The lights are on
What new ideas the game brings to the table and how well old ideas are presented.
How good a game looks, taking into account any flaws such as bad collision or pop-up.
Does the game’s music and sound effects get you involved or do they make you resolve to always play with the volume down?
Basically, the controller to human interface. The less you think about the hunk of plastic in your hands, the better the playability.
Flat out, just how fun the game is to play. The most important factor in rating a game.
Gamers can’t escape World War II. We’ve stormed the beaches of
Normandy, fought the Battle of the Bulge, and liberated Stalingrad a
hundred times over, yet developers keep dangling Nazis in front of our
gun muzzles. Thankfully Pandemic isn’t interested in making us relive
these historical triumphs again. Rather than trying to encapsulate the
drama of the entire European Theater, The Saboteur earns points for
concentrating its efforts on a specific location with a specific
Sean Devlin wasn’t always a revolutionary fighter. The
smarmy Irish race car driver would rather spend his time in bars and
bedrooms. But when a Nazi officer steals a race from him, kills his
best friend, and aids the invasion of Paris, he puts his leisurely
pursuits on hold and takes up arms with the French Resistance. That’s
not to say he’s carving a new identity for himself – Devlin still makes
time for the occasional race and romp, but instead of hanging out at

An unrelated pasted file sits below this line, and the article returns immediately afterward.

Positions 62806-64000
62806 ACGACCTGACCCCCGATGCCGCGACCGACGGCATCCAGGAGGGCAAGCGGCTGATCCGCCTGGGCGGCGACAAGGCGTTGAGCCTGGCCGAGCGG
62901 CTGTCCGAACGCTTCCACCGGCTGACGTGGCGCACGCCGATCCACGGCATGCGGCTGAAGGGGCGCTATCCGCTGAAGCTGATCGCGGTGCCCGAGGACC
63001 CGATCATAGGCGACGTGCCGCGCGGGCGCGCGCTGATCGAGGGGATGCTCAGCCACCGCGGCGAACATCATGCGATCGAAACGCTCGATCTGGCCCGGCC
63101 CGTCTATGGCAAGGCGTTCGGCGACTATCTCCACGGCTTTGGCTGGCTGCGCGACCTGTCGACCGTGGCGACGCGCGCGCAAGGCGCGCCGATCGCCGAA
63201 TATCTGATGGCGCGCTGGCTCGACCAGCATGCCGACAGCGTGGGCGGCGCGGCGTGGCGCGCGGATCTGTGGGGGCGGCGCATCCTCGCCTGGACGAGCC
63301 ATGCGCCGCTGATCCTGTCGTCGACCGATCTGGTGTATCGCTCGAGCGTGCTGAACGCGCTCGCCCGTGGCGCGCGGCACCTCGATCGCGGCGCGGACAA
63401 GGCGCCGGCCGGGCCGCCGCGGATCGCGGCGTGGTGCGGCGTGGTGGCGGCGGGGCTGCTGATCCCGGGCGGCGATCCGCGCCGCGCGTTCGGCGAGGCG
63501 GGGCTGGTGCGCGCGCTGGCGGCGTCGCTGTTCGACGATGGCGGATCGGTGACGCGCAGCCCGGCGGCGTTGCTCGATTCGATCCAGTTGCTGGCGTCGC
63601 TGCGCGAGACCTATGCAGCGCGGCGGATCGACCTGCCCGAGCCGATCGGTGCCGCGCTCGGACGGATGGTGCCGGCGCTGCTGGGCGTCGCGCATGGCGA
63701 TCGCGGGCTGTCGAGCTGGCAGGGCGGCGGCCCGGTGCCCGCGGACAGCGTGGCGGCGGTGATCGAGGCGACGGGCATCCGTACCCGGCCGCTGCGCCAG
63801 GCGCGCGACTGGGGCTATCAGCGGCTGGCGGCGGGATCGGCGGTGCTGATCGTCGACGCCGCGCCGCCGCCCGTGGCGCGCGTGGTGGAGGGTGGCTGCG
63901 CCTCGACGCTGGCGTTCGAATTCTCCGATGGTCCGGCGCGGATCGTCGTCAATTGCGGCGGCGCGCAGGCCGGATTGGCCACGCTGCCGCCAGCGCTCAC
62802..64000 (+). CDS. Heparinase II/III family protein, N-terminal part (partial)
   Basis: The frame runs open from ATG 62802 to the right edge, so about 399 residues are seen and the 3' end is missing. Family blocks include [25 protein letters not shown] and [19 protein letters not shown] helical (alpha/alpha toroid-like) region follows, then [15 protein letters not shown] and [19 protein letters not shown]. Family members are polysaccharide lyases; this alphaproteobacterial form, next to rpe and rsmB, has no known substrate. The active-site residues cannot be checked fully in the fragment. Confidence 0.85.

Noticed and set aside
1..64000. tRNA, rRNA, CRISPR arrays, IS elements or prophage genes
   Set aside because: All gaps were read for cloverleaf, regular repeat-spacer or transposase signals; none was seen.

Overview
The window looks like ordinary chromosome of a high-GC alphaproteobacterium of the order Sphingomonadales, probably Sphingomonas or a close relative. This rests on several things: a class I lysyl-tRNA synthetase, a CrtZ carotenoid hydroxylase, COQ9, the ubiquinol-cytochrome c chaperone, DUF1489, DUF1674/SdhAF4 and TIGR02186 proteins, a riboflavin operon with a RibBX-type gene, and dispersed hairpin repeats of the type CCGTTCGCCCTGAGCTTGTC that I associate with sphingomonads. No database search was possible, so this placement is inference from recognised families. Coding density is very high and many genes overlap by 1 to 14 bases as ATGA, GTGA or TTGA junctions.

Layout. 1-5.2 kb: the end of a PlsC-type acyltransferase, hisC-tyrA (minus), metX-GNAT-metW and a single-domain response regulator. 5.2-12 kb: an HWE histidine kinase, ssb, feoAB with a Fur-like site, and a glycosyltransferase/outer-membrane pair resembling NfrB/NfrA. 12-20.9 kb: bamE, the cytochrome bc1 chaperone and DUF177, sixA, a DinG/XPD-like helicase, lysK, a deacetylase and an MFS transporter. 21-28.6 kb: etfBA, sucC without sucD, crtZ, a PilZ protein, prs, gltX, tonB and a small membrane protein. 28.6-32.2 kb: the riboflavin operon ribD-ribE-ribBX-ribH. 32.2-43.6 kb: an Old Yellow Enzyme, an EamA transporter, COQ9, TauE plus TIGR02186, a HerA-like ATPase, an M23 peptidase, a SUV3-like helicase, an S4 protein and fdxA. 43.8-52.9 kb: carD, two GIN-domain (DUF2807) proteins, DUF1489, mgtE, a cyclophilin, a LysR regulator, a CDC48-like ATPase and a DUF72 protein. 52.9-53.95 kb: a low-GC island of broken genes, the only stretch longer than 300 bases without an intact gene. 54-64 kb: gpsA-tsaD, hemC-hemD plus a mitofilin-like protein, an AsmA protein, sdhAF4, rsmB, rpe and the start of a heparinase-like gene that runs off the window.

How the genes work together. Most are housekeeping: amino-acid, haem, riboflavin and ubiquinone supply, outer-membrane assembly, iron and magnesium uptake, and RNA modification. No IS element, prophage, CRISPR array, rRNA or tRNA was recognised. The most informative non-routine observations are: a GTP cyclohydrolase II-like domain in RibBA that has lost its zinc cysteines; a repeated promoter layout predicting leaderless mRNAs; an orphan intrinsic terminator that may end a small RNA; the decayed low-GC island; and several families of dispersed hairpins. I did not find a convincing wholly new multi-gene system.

bars in between exploits, he’s hanging off Nazi towers planting
explosives to drive the Wehrmacht back to Germany.
As befitting its brash leather jacketed protagonist, The Saboteur bleeds cool. Like Sin City,
Parisian neighborhoods stifled under German occupation have no color
save for the yellow light emanating from building windows and the bold
red banners of their Nazi oppressors. With German soldiers harassing
Parisian citizens and even lining up impromptu execution squads on the
streets, the oppression is palpable. As Devlin rids the area of Nazi
tanks, watchtowers, AA guns, and encampments, color comes back to the
area and its citizens will start openly defying the German squads
stationed around the city. While much of the joie de vivre
Paris is well known for is stifled above ground by barbed wire and Nazi
propaganda, the underground is full of life, with sexy showgirls at
Parisian cabarets who take you into hiding, wily black marketeers eager
to sell you new weaponry, and intellectuals turned revolutionaries in
need of Devlin’s help to drive the Germans from their homeland.
Saboteur isn’t afraid to borrow concepts from its contemporaries. An
amalgamation of the open world sandbox of Grand Theft Auto, the chaotic
freeplay of Crackdown, the climbing of Assassin’s Creed, and the
zipline and rooftop traversal of Infamous, the game wears its
influences on its sleeve. While these game mechanics work, like the
French resistance they seem to have been done on the cheap. The
sluggish car controls seemingly turn on an axis in the middle of the
vehicle, which takes practice to master. Climbing frustratingly
requires you to jam on the A button for each movement up the building.
The gunplay has a sketchy auto cover system and the weaponry lacks the
punch of more visceral shooters.
Other areas of the game also
lack the polish of a groundbreaking title as well. Pandemic
questionably buried the map three clicks into the menu system, which is
a major faux pas for an open world game that requires you to place
waypoints to navigate the large city. Cars take damage from bullets,
but you’ll need to run over an entire city block of benches before you
start seeing any wear and tear on the chassis. The Germans were bold
enough to overtake Paris, but given the braindead and lackadaisical
nature of their infantry, it doesn’t take much to drive them from
The Saboteur may lack the polish of the
contemporaries it boldly mimics, but protagonist Sean Devlin’s quest
for revenge and an alluring 1940s Paris make this a World War II memory
Email the author Matt Bertz, or follow on Twitter, Google+, Facebook, and Game Informer.